An illustration of this is the decision taken by Akhundzada in March to hold off the opening of secondary schools for girls located in Afghanistan even though the Taliban cabinet promised to open them. To persuade Akhundzada to reconsider, the Taliban cabinet traveled to Kandahar to explain their decisions to its Supreme Leader’s personal religious circle. The subsequent discussion between leaders and the ideological authority ended in a deadlock leading Akhundzada to put the decision off. He also established a commission to make sure that all religious requirements such as a sufficient number of female teachers in schools and requiring modest uniforms to be worn before secondary girls’ schools are opened again.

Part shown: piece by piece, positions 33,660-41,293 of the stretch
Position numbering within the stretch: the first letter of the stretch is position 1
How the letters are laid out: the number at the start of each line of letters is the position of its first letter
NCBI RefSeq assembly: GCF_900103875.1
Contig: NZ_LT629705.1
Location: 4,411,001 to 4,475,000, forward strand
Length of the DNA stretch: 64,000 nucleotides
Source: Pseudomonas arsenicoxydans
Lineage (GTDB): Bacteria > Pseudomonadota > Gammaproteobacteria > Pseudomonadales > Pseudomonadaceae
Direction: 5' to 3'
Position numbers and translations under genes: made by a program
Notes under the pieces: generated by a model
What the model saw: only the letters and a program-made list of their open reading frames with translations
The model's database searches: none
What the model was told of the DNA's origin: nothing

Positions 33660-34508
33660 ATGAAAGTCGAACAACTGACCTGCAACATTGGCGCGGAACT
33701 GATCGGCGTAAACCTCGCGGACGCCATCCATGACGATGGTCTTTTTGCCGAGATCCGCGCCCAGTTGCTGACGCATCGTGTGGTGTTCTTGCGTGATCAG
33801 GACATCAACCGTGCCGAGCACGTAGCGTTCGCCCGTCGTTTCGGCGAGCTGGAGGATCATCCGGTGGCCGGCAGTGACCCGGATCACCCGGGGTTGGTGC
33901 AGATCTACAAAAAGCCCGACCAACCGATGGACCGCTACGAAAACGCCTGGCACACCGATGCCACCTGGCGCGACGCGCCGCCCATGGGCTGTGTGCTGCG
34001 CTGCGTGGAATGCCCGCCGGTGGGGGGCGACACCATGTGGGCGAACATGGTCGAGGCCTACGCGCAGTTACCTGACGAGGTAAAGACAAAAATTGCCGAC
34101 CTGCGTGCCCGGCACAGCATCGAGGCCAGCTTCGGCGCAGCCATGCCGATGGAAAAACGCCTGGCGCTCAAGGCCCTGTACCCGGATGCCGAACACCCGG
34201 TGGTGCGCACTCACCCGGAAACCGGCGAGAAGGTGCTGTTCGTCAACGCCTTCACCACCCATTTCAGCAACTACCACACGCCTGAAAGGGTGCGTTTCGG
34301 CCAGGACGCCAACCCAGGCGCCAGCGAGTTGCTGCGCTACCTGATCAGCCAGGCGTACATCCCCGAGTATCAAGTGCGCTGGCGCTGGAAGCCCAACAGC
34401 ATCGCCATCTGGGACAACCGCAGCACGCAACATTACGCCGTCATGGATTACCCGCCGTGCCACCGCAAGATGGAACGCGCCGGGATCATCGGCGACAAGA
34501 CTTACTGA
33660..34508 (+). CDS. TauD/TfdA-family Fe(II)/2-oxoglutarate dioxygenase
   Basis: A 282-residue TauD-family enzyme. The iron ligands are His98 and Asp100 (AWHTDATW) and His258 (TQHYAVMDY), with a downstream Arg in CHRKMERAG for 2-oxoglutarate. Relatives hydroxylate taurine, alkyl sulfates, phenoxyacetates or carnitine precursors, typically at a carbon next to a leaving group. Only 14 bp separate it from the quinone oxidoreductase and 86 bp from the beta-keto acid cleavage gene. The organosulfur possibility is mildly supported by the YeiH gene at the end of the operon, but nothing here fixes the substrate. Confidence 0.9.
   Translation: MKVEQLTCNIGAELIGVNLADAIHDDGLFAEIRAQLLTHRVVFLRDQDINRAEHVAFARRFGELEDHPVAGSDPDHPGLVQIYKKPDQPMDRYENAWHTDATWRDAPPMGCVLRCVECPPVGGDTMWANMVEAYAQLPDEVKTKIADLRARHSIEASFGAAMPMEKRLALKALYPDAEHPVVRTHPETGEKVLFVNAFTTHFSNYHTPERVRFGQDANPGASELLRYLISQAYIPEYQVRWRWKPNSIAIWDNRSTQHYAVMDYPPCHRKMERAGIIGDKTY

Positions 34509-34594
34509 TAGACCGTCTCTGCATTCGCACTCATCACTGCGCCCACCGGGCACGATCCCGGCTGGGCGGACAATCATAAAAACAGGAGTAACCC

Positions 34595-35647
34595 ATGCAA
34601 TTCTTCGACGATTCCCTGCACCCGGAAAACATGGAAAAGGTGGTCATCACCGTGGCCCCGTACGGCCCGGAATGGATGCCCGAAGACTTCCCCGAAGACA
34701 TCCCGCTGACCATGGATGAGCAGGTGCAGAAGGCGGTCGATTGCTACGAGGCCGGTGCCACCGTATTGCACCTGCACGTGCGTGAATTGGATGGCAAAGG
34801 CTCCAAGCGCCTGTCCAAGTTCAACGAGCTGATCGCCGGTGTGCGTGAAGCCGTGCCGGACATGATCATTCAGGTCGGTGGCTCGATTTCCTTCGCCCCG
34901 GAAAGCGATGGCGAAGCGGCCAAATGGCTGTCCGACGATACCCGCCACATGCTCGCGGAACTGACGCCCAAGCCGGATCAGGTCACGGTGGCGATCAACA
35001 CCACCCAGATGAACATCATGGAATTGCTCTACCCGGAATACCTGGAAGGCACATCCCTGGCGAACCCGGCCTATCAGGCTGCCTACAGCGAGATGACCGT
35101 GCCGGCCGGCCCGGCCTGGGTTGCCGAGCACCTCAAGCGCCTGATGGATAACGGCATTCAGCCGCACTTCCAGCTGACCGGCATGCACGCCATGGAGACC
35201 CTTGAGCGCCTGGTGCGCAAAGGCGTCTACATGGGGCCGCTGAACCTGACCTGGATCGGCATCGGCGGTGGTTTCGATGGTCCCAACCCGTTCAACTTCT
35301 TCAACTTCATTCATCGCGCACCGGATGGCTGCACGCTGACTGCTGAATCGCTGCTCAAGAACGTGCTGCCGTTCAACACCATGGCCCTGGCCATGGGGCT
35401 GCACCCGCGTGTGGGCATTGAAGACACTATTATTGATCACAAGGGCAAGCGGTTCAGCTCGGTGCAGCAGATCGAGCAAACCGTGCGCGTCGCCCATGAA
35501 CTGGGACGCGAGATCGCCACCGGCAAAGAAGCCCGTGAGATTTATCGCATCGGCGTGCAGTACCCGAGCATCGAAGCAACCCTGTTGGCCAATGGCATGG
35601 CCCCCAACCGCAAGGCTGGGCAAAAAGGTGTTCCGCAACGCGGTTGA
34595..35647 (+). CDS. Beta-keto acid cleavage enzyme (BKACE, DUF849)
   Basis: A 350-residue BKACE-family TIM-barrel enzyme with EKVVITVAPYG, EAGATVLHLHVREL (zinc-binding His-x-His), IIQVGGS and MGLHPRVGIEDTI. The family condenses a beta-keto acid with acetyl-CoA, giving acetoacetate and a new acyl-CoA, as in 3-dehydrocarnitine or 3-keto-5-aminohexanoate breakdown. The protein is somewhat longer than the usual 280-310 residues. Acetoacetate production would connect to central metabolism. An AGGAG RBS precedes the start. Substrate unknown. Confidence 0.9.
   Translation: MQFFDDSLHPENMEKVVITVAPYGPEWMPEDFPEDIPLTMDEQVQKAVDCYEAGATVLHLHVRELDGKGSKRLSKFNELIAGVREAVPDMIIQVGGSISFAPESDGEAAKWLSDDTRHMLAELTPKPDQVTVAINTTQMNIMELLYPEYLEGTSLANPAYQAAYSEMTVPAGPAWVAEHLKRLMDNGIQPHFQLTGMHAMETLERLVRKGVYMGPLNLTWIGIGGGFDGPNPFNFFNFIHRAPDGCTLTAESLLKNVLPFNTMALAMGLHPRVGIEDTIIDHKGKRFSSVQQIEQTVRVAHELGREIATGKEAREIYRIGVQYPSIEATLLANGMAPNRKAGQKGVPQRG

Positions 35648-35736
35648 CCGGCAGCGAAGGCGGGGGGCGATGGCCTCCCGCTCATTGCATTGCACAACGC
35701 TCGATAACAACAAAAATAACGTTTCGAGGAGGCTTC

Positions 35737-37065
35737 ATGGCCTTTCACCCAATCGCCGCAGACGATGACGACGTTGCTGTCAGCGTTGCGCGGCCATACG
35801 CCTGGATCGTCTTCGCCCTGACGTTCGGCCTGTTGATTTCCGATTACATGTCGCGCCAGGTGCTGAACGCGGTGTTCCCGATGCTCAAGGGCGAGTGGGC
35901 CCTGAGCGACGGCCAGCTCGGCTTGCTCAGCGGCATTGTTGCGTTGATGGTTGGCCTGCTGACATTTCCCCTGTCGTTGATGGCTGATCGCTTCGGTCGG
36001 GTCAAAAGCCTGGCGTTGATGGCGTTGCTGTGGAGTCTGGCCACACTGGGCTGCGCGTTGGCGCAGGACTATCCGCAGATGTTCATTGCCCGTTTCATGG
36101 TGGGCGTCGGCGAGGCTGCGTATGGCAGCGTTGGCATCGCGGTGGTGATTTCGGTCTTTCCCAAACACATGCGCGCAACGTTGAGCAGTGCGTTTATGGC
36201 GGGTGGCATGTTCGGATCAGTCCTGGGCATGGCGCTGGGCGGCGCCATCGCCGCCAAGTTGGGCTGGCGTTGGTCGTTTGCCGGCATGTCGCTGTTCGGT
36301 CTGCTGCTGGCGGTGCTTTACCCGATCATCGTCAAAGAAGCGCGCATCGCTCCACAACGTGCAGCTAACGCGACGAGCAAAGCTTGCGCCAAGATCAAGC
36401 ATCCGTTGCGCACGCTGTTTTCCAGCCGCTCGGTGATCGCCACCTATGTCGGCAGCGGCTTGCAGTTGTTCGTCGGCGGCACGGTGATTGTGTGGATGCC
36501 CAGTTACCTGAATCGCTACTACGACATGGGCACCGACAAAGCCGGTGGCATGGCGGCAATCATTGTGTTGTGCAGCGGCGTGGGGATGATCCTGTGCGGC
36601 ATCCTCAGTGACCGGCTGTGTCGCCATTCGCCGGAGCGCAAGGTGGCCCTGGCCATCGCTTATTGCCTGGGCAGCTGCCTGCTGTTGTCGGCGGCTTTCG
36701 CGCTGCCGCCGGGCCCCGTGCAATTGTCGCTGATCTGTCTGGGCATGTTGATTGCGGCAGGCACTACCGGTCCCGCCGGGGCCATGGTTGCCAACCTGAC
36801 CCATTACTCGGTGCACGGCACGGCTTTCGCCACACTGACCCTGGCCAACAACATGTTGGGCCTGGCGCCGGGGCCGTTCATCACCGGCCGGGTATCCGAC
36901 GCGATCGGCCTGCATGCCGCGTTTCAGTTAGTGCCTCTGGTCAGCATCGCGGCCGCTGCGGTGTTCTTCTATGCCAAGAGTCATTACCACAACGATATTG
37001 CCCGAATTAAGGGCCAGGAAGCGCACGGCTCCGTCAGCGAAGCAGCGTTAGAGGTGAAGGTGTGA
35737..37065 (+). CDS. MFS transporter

The second divide is between Taliban fighters and the top leaders. It is the case that Taliban foot soldiers were forced to take the bullet on many occasions. In the first few weeks following power capture, Taliban combatants from Kandhar were hoping for cash rewards from the top command. They even went to Kabul’s Ministry of Finance in Kabul in hopes of finding money in the Ministry of Finance.
To the astonishment of the lower-rung Taliban fighters the top Taliban leadership quickly issued instructions, requiring all fighters to refrain from engaging in the kind of acts. In order to keep their promise of amnesty for all the high command ordered its foot soldiers to cease trying to carry out revenge killings.